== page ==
I would bet that no one reading this uses the word awful with its number one definition. Definitions 2, 3 and 5 – well that’s another story. Then I realized my Dictionary is old – with a 1988 copyright. Hmm… perhaps the meaning has changed, I thought. So I went to Dictionary.com, to get a more recent definition, and here is what I found:
Awful adj.

1. Extremely bad or unpleasant; terrible: had an awful day at the office.
2. Commanding awe: “this sea, whose gently awful stirrings seem to speak of some hidden soul beneath” (Herman Melville).
3. Filled with awe, especially:
a. Filled with or displaying great reverence.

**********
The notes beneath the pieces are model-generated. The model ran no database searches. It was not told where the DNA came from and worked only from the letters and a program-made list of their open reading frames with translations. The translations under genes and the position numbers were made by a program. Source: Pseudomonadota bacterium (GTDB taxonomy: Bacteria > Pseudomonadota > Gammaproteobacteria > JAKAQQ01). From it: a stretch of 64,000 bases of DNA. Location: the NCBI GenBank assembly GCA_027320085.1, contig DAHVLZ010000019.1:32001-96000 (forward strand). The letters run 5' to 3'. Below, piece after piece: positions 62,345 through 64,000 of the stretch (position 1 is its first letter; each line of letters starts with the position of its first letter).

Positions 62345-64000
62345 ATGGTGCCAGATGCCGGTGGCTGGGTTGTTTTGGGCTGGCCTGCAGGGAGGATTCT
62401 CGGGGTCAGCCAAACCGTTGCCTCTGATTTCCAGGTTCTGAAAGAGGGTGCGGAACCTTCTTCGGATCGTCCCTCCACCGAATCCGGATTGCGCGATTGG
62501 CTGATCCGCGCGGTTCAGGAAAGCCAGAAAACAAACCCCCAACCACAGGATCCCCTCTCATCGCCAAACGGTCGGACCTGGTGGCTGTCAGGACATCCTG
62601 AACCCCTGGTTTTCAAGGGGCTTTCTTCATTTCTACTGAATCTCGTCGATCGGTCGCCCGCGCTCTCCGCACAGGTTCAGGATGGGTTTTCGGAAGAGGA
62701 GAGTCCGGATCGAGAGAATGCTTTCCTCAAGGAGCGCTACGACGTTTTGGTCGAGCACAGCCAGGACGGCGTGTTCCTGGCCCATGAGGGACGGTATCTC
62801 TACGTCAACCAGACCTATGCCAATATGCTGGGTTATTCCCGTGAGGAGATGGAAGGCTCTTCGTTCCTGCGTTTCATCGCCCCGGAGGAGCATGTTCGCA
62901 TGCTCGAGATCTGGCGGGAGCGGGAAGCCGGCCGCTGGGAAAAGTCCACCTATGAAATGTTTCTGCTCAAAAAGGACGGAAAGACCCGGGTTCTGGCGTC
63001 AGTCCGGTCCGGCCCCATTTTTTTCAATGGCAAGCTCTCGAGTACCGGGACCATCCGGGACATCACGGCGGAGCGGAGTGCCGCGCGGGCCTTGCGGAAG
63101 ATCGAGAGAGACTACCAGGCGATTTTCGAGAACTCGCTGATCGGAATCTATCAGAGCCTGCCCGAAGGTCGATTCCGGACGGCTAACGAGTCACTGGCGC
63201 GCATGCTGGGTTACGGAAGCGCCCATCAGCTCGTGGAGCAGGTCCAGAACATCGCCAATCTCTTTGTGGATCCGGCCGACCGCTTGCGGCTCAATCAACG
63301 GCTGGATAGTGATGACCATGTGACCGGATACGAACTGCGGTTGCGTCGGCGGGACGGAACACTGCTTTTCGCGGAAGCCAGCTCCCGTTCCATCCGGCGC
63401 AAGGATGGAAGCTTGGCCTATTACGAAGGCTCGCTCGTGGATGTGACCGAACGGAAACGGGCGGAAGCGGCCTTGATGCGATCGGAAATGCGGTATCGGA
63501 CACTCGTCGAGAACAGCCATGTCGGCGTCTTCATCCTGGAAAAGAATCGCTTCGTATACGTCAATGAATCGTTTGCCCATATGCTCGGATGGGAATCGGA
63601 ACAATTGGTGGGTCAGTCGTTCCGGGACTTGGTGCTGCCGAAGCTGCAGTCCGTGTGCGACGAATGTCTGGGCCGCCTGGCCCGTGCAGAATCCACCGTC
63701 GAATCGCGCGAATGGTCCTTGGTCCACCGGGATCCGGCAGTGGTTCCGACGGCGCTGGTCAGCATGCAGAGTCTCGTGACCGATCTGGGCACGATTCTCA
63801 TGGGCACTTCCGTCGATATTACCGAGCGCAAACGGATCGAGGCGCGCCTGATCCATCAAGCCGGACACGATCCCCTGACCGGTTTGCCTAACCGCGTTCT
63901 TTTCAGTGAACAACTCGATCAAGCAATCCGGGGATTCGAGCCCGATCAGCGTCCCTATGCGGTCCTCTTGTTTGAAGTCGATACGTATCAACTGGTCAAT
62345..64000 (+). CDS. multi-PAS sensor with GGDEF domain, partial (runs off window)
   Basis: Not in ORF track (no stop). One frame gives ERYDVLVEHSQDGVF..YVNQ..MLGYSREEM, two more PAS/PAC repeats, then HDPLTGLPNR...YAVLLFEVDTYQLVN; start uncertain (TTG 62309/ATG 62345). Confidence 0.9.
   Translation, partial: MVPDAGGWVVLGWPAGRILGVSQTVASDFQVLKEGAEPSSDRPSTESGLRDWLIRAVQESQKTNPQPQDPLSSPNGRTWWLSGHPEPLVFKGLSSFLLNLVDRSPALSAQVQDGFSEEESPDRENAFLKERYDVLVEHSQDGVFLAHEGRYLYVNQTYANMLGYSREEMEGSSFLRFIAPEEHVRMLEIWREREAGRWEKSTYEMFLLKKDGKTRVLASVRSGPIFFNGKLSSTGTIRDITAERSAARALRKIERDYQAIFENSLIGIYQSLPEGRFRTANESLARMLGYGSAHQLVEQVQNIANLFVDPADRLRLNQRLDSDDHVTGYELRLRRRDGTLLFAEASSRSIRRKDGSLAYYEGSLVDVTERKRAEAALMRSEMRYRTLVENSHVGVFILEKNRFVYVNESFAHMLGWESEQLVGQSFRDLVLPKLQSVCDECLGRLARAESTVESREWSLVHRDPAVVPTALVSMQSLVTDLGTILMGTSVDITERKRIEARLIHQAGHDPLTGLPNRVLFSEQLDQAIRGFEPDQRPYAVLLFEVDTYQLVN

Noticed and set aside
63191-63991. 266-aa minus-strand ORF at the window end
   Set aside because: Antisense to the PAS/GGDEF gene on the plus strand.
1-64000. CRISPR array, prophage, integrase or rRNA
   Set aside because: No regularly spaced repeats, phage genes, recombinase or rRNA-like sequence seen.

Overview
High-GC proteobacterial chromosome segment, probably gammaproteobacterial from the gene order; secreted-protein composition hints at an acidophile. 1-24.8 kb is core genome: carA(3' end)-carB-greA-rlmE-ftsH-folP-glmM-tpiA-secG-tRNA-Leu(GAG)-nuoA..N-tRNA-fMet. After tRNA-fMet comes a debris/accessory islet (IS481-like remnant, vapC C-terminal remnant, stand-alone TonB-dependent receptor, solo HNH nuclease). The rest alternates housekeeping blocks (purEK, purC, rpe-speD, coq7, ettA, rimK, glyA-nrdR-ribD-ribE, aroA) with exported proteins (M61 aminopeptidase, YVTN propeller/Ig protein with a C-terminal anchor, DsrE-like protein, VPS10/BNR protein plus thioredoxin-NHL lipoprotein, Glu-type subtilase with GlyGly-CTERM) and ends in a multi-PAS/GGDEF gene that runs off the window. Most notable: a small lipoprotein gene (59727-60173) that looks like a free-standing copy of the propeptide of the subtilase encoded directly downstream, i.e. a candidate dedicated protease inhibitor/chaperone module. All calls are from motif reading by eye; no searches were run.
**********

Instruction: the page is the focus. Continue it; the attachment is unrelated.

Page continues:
b. Obsolete. Afraid.
4. Formidable in nature or extent: an awful burden; an awful risk.
The order of the definitions is different, but the message is the same. We are shortchanging the word awful! My earlier thesis about adding a few letters is out the window. Awful and awful, the same word with two very different meanings.
While awful isn’t the only word that has conflicting meanings, it is a powerful example precisely because of those meanings and how different they are. The words we use are powerful. They define our state of mind and our perspective. They help us explain the world around us.
Not Just in December
I picked December to make my point because while we all want to get into the spirit of the season, some seem to get there quicker and stay in that spirit longer. The people who succeed at “getting the spirit” are those the most reverent about why we celebrate and the wonderful things that can happen during that time of year. In other words, people choosing to see the awe in the season.